Friday, August 27, 2010

Lazy, Slothful, and Indolent

This study sounds like good source material for those in the fat studies field. 

'Lazy, slothful and indolent': medical and social perceptions of obesity in Europe to the eighteenth century.

Sawbridge DT, Fitzgerald R. Vesalius. 2009 Dec;15(2):59-70.

University of Edinburgh.


There is a considerable stigma associated with obesity, among healthcare professionals as well as the general population, which often leads to discrimination and weight bias. But why is there a stigma attached to obesity?

The origin of this stigma has been identified in the 18th century but its roots lie much further back in history. There is some debate about how this negative perception of obesity arose and the role of medical professionals in its creation. This paper examines both positive and negative conceptions by following three major aspects of the modern stigma through from Palaeolithic statues to the medical texts of ancient Greece and Rome, finishing with the medical and literary sources of the 18th century 'Enlightenment'.

The modern perception of obesity originated in the social and scientific climate of the Enlightenment through the combination of three key themes;

  • obesity as conspicuous consumption,
  • associations with suspect morals and excess, and
  • as an outward representation of the soul
The evolution of each of these themes can be clearly identfied in pre-Enlightenment sources. By the eighteenth century, these perceptions became amplified by, and disseminated through, the literary and media boom to create a recognisably modern stigma against the obese.

PMID: 20527324

*Think about the typical "obese" characters on TV or in books, movies, and plays.  Most of them pretty much fit into "obesity as conspicuous consumption," "associations with suspect morals and excess," or "outward representation of the soul," don't they?

Which characters can you think of that fit these stereotypes? 

The one that springs immediately to my mind is the Baron in the Sting movie version of "Dune."  I think he fits all three of those.  Fat Hate Bingo!

Anyone else care to play?


Mrs. Gamgee said...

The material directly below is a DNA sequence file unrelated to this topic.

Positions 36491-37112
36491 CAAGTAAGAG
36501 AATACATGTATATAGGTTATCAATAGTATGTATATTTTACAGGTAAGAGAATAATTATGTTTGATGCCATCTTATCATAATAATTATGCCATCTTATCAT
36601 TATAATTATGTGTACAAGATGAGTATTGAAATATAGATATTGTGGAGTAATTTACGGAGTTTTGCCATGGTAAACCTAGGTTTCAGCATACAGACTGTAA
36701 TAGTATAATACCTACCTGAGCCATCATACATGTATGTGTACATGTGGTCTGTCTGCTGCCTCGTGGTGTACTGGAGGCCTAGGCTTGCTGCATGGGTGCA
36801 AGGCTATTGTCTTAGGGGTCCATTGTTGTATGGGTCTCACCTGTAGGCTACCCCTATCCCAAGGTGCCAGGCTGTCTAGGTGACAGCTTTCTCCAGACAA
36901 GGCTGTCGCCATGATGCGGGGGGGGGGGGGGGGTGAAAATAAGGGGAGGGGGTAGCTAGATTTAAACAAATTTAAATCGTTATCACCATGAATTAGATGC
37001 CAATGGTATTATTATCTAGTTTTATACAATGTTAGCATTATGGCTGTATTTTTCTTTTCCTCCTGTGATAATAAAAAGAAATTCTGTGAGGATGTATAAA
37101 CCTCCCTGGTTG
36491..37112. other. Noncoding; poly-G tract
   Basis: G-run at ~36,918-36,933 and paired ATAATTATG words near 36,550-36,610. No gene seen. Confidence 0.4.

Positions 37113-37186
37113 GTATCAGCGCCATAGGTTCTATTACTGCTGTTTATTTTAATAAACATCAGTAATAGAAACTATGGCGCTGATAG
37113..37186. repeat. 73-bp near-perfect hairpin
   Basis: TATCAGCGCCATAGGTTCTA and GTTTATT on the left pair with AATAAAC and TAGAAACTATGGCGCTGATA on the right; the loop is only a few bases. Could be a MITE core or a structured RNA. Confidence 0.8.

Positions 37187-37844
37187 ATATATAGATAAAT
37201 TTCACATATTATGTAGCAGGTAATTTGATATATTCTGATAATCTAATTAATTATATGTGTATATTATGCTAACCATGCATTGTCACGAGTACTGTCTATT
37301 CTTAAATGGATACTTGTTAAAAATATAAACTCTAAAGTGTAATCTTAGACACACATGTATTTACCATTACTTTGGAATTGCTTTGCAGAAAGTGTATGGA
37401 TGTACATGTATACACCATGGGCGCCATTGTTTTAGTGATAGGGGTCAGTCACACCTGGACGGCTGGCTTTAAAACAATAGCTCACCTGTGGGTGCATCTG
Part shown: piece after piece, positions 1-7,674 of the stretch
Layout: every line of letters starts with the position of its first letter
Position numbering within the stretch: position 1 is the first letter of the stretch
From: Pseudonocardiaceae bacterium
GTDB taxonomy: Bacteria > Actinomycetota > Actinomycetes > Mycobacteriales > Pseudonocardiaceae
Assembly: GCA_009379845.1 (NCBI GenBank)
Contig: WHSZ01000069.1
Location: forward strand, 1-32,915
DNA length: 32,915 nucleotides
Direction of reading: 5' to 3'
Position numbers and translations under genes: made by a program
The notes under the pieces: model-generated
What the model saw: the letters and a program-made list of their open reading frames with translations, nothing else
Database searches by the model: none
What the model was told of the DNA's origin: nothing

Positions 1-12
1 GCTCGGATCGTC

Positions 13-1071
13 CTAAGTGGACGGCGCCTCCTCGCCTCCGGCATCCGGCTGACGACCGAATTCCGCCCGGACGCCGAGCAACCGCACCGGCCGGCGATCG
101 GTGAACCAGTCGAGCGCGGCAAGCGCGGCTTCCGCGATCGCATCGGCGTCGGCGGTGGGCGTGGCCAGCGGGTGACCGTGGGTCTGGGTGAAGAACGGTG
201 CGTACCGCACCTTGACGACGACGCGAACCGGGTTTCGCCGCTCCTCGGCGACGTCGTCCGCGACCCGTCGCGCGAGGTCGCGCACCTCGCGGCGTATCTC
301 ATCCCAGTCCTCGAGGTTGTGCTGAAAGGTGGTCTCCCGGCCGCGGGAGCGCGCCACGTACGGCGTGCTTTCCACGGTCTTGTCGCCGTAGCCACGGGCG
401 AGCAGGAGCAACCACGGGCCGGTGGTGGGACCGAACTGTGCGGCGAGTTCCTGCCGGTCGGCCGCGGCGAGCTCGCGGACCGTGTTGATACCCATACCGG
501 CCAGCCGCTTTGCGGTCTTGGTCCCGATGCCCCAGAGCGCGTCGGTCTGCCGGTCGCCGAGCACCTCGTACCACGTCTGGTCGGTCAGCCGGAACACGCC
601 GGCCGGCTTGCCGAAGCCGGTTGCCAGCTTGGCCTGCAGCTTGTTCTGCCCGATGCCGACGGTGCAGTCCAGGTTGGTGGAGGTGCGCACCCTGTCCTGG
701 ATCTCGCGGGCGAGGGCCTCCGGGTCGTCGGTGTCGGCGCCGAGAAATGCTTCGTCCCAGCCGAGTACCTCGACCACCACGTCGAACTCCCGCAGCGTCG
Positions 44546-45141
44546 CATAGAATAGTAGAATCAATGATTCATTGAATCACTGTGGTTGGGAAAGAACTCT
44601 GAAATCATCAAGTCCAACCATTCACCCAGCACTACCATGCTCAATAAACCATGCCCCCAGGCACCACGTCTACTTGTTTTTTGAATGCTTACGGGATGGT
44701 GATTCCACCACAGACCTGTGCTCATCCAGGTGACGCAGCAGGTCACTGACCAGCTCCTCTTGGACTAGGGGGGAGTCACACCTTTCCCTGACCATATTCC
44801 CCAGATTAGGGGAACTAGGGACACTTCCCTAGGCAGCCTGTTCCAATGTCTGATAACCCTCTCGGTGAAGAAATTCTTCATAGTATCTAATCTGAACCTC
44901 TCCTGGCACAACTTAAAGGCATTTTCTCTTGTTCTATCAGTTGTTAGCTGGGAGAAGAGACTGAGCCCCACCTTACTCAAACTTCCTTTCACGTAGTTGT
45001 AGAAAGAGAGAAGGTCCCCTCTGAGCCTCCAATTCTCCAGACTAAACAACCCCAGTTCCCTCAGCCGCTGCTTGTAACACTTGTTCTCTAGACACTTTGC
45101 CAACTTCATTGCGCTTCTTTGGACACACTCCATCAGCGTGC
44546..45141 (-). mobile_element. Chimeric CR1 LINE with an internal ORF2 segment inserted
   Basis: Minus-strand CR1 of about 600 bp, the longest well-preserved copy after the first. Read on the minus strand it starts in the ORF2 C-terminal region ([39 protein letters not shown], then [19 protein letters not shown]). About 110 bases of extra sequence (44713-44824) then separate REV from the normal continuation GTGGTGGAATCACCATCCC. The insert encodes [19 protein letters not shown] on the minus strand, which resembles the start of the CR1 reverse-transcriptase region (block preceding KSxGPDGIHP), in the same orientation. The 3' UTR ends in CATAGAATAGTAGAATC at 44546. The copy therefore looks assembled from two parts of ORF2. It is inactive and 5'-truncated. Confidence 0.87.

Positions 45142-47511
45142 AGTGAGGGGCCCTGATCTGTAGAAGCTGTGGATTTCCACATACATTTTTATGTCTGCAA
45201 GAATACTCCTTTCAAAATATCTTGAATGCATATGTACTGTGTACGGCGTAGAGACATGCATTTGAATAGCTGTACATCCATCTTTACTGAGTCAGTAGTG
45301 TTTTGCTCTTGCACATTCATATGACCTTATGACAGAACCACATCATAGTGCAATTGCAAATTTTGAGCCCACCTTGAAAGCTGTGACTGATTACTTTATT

Boss Hogg from the Dukes of Hazard... remember him? He pretty much represents all three, too!

E. B. said...

Haha, well I loved the Dune series. In the book, the Baron is obscene in a myriad of ways. His body is also a contrast to the water and resource deprived gnarly builds of people living on the desert planet. Later in the series, it's briefly mentioned that a Bene Gesserit he slept with gave him a "disease that made him fat" though, which was a bit odd.

I really hate the way we are portrayed though. I want to see heros/heroines of larger size. It's important. As a little girl, I would have loved to see a fat woman to look up too, and I found a few, but it would be wonderful to see it become prevalent.

We should use different forms of media-art, writing, animation, film, to introduce these, repeatedly, until it "takes hold in the mass system". That's what you have to do essentially, is make media a weapon of choice to combat hateful propaganda, etc...
Just a thought lol.

Twistie said...

How about Shakespeare's good old Falstaff? Talk about suspect morals and conspicuous excess!

Porthos of the Three Musketeers is fat and always portrayed in film and television versions as the least accomplished of the group and the comic relief. He was also a clothes horse (Hmmm... conspicuous consumption) in the book and the Richard Lester films.

And of course there's Mrs. Joyboy in Evelyn Waugh's The Loved One. She's fat to the point of immobility. It's the apparent reason she's bed bound. Her only pleasure is eating grotesque quantities of food and watching the TV commercials for food and restaurants. So she's wildly gluttonous and a representative of the American Consumer Culture as an intensely stupid, immoral, and disgusting concept. That makes the outside the mirror for the inside, as well. Trifecta!

On the other hand, I would note that L.M. Montgomery was an excellent antidote for me as a child. In her Anne of Green Gables series, fat and thin just were. They didn't stand in for moral worth or physical energy level or measure of personal will power. In fact, Mrs. Rachel Linde and Rebecca Dew are two of the most active, energetic characters in the series and are both quite fat. Mrs. Lind's greatest overindulgence is in her neighbors' business, but it's a personal quirk that cuts both good and bad rather than something that goes with fat.

None of the fat characters that I can recall were treated as less morally worthy because of their size or shape, any more than the thin ones were. People came in tall, short, thin, fat, blonde, brunette, and all variations thereon. What mattered was how they approached the world and whether they chose to add a little good to it.

What? I love classic literature, including classic children's literature.

Heidi said...

The Dursleys in Harry Potter, most specifically Dudley Dursley.

Anonymous said...

Speaking of Harry Potter, there's also Neville Longbottom, who is one of the "good guys" but is bumbling and incompetent (in magic in particular, but from what I can remember he wasn't exactly supposed to be clever, either). Not so much of the conspicuous consumption or suspect morals, but certainly the body-as-representation-of-the-soul thing, where fat as lack of gracefulness/nimbleness/quickness/strength stands for the lack of those attributes (in ability to practice magic in particular).

Speaking of "bumbling", there's also Mr. Bumble in the play "Oliver!" who is a glutton who starves and mistreats orphans. I'd say he hits all three. (I'm not familiar with the Charles Dickens book version, so not sure how similar the book character is.)